G-A middle school named Chesapeake Bay Champion

Staff Writer
Echo Pilot

Greencastle-Antrim Middle School has become a Pennsylvania Chesapeake Champion school under the National Geographic Society’s Chesapeake Bay Watershed Education Scale-Up Initiative, an innovative project that uses 21st-century geospatial technology to engage students in investigations of watershed concepts.

The National Oceanic and Atmospheric Administration (NOAA) awarded National Geographic a nearly $1 million grant to support the program. The watershed education initiative was designed to provide professional development for 400 teachers across eight states in the Bay Watershed, enabling them to incorporate effective lesson plans on watershed conservation into their curricula.

The leader of the project in Pennsylvania is Dr. Janet S. Smith, a professor in the Geography-Earth Science department at Shippensburg University and coordinator for the PA Alliance for Geographic Education.

“This grant provided an opportunity for many terrific Pennsylvania teachers to come together, discuss issues related to Chesapeake Bay education, and learn about some new approaches to engage their students to think critically about our local and historical connections to the Chesapeake Bay,” Smith said.  

“Even though the Bay seems geographically removed from us, Pennsylvania actually plays a critical role in the health of the Chesapeake. The Pennsylvania teachers involved in this project have inspired over 1,000 students to care more about daily decisions which have long-term environmental consequences,” she said.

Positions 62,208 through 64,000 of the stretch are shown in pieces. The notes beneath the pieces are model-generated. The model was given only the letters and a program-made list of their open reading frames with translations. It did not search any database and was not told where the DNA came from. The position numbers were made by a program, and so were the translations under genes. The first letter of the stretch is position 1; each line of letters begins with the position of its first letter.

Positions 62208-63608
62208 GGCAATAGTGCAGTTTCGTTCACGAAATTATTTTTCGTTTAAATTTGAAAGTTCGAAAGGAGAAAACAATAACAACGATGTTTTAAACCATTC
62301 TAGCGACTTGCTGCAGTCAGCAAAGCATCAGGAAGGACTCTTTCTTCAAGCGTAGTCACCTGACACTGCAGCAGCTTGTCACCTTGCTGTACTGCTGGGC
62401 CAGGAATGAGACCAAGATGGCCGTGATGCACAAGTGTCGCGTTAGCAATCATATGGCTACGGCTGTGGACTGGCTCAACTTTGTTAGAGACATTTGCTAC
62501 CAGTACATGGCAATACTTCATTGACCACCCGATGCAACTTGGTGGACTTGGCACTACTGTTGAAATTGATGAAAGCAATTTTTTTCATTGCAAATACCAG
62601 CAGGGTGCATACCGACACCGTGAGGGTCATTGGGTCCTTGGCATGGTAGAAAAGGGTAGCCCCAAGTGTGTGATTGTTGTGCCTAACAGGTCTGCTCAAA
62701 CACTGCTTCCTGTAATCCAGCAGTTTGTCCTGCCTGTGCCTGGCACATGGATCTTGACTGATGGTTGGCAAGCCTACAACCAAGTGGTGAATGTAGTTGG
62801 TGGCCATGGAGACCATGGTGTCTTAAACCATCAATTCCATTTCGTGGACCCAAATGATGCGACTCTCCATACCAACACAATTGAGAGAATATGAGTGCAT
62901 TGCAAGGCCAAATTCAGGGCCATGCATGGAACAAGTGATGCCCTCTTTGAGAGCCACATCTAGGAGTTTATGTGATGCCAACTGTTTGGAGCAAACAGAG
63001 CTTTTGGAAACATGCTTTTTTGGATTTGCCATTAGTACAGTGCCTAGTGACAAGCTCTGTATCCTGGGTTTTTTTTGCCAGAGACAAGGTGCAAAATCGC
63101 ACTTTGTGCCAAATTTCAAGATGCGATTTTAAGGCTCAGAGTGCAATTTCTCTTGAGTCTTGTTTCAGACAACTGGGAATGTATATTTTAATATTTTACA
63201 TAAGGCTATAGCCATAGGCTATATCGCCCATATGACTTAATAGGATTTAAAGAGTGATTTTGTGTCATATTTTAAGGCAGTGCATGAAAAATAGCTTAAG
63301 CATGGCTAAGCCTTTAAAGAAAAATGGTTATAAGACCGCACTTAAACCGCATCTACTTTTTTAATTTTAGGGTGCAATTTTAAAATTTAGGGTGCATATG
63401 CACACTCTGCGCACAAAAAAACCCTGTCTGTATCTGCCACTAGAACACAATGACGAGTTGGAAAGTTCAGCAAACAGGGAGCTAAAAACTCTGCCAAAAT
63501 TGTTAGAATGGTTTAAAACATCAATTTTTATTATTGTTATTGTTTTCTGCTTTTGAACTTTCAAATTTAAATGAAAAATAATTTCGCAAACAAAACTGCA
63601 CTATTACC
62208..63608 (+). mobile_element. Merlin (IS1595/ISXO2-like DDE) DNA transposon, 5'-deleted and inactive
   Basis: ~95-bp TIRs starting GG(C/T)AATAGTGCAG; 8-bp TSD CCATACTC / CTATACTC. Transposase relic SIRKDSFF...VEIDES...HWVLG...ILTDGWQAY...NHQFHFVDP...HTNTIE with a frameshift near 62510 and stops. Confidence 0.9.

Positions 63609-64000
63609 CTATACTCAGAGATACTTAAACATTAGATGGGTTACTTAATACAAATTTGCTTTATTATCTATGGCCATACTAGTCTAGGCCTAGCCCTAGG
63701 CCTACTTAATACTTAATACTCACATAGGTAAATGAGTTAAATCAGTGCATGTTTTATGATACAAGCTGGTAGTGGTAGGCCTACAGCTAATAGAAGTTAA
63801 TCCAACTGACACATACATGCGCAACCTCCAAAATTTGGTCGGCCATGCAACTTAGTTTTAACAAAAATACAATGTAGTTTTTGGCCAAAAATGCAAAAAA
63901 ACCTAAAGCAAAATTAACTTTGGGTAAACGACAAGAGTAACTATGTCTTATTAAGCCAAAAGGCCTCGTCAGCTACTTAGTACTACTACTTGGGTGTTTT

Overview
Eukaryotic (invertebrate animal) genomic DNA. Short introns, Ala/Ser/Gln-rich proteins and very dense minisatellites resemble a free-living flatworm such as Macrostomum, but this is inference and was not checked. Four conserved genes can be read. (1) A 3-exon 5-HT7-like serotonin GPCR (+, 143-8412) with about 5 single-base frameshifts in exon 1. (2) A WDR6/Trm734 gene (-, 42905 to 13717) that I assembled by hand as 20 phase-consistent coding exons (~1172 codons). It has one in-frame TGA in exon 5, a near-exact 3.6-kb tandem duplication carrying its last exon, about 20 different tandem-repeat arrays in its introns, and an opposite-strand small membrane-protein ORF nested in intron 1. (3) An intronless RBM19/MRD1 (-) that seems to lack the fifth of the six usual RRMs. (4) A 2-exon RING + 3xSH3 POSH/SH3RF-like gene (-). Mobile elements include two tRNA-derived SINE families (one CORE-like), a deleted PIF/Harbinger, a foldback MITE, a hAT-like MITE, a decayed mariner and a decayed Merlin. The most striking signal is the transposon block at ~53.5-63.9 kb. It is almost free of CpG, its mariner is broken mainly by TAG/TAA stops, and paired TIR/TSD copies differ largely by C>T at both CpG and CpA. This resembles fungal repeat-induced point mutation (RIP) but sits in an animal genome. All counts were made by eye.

In partnership with Shippensburg University, Waynesboro’s Renfrew Institute for Cultural and Environmental Studies was selected as a local partner to help implement the multi-state education initiative in Pennsylvania.

“Renfrew Institute has a long track record with watershed education for all ages. The institute also is headquarters and training center for Antietam Watershed Association’s citizen stream monitoring program. This Bay watershed education project is a perfect fit for our mission, so we are very excited and honored to be involved,” said Melodie Anderson-Smith, executive director of Renfrew Institute.

Kerri Barnes, director of environmental studies and lead teacher for the G-A team, said, “The professional development really helped us to enrich our understanding and expand the curriculum we teach.  It was a rewarding experience collaborating with other teachers, learning how to help our Chesapeake Bay, and sharing this knowledge with our students. Furthermore, our students had fun during their field experience and were more than eager to help clean up our local stream in an effort to help improve the quality of our watershed and ultimately, the Chesapeake Bay. 

We are confident they now understand that we all live ‘downstream’."

Other teachers on the G-AMS Chesapeake Champions team were Ashley Martin and Stacie Shaner.

Overall, the initiative will provide as many as 20,000 students within the Bay Watershed with a dynamic, geographic learning experience that combines classroom learning with outdoor field experiences backed up by the latest in collaborative online mapping technologies.

“The grant from NOAA enables National Geographic and our alliances in the Chesapeake Bay area to equip hundreds of teachers to effectively educate their students about the importance of conserving their watershed,” said Danny Edelson, Vice President of Education Programs, National Geographic Society. “Through this grant, NOAA is helping National Geographic support our mission to inspire people to care about the planet, and ensuring that those we inspire are our next generation of thinkers and leaders.”